Antonia (Clytie)

Antonia Bust (Clytie)




Antonia 22-1/2" H x 15" W
Cast in Fiberglas
$180 (less Internet discount of $35) = $145
(freight $25)

Antonia, the daughter of Mark Antony is sculpted bursting from the flowering base. Antonia was known for her majestic beauty, and was immortalized in this famous bust that can be seen in the British Museum.
Clytie was not always a sunflower, turning on her stem to watch the journeying sun.
Long ago she was a water nymph and lived in a cave at the bottom of the sea. The walls
of the cave were covered with pearls and lovely pink sea shells. The floor was made of
amber, with soft, mossy cushions.

On each side of the cave opening was a forest of coral and sea fans. Behind the cave
were Clytie's gardens. Here she spent long hours taking care of her sea anemones, her
star lilies, or in planting rare kinds of seaweed. Clytie kept her favorite horses in the
garden grotto. These were the swift-darting goldfish and the slow moving turtles.

For a long time she was very happy and contented. The sea nymphs loved Clytie, and
wove for her dresses of the softest of green sea lace. They told her all of their best
stories. One day they took her to the mermaid's rock to hear the mermaid sing. Clytie
liked one song best of all. It told of a glorious light which shone on the top of the water.
After Clytie heard this song, she could think of nothing else, but longed day and night to
see the wonderful light. But no ocean nymph dared take her to it, and she grew very
unhappy. Soon she neglected her garden and all her sea creatures.

In vain the other nymphs begged her to forget the enchanting light. They told her no
sea nymph had ever seen it, or ever could hope to see it. But Clytie would not listen, and
to escape them she spent more and more of her time in her shell carriage, riding far away
from her cave. In this way, she could dream, undisturbed, of the glorious light which the
mermaid called the "sun".

Now it happened that late one summer night, when the sea was warm and the turtles
were going very slowly, Clytie fell asleep. Unguided, the turtles went on and on and up
and up, through the green waters, until they came out at last close to a wooded island.

As the waves dashed the carriage against the shore, Clytie awoke. Trembling and
filled with wonder, she climbed out of the shell and sat down upon a rock
.
It was early dawn, and the waking world was very beautiful. Clytie had never seen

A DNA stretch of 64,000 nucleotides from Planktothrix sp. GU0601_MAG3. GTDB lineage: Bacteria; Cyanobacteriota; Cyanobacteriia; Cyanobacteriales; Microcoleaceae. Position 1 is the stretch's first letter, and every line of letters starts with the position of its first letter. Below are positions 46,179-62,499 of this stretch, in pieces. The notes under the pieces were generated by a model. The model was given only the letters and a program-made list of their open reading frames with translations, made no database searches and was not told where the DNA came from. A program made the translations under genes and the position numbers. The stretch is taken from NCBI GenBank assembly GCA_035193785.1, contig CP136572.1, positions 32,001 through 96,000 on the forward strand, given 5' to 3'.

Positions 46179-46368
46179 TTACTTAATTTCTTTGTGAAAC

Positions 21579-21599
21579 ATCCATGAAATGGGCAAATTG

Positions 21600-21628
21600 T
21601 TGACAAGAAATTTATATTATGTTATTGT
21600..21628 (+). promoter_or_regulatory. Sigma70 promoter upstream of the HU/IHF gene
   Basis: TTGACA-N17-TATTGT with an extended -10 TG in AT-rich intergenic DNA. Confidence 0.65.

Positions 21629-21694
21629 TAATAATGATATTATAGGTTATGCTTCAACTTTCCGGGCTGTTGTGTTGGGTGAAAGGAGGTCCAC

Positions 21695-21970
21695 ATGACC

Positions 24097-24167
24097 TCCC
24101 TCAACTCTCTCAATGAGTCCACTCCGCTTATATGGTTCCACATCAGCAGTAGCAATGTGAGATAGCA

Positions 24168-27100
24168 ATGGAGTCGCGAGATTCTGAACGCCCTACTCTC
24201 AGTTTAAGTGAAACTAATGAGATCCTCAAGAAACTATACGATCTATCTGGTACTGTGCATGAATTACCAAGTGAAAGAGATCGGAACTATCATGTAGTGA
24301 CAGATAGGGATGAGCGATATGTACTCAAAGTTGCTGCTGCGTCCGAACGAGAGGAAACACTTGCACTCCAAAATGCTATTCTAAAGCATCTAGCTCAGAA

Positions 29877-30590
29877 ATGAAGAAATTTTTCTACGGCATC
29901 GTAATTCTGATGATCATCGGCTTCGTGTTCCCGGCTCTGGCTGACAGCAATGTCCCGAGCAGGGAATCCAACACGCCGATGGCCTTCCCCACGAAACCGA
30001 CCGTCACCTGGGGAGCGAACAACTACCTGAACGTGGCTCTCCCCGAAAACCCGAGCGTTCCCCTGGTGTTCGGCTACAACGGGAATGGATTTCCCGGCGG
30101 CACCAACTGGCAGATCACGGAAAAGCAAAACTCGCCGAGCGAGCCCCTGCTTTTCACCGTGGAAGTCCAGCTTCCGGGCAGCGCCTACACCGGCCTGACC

the trees and the flowers. She had never heard the birds chirping, or the forest wind
rustling through the leaves. She had never smelled the fragrance of the meadows, or seen
the morning dew upon the grass.

She was dazed by all these wonders, and thought she must be dreaming, but soon she
forgot all about them, for the eastern sky blazed suddenly with light. Great purple
curtains were lifted, and slowly a great ball of dazzling fire appeared, blinding her eyes
with its beauty. She held her breath and stretched out her arms toward it, for she knew at
once that this was the glorious light she had dreamed about and longed for. This was the
sun. In the midst of the light was a golden chariot, drawn by four fiery steeds, and in the
chariot sat a wonderful, smiling King, with seven rays of light playing around his crown.
As the steeds mounted higher and higher in their path, the birds began to sing, the plants
opened their buds, and even the old sea looked happy.

Clytie sat all day upon the rock, her eyes fixed upon the sun with a great love and
longing in her heart. She wept when the chariot disappeared in the West and darkness
came over the earth. The next day from sunrise to sunset she gazed upon the sun, and at
night she refused to go home. For nine days and nights she sat with her golden hair
unbound, tasting neither food nor drink, only longing more and more for the smile of the
glorious King. She called to him and stretched out her arms, yet she had no hope that he
would ever notice her or know of her great love.

On the tenth morning, when she leaned over the water, she was amazed, for instead of
her own face, a beautiful flower looked up at her from the sea. Her yellow hair had
become golden petals, her green dress had turned into leaves and stems, and her little feet
had become roots which fastened her to the ground. Clytie had become a small image of
the sun. The next morning, when she lifted her face to the beautiful light, it was so
radiant with happiness that the great King himself seemed to smile back kindly at the
happy flower.

And so, Clytie began her life upon the earth, and she became the mother of a large
family of flowers with bright faces like her own. Her children are called sunflowers, and
you may find them scattered all over the country, even in the dry and dusty places where
other flowers will not grow. And if you care to, you may find out for yourselves whether
or not it is true that all the sunflowers in the world turn upon their stalks, from sunrise to
sunset, so that they may always keep their faces toward the sun.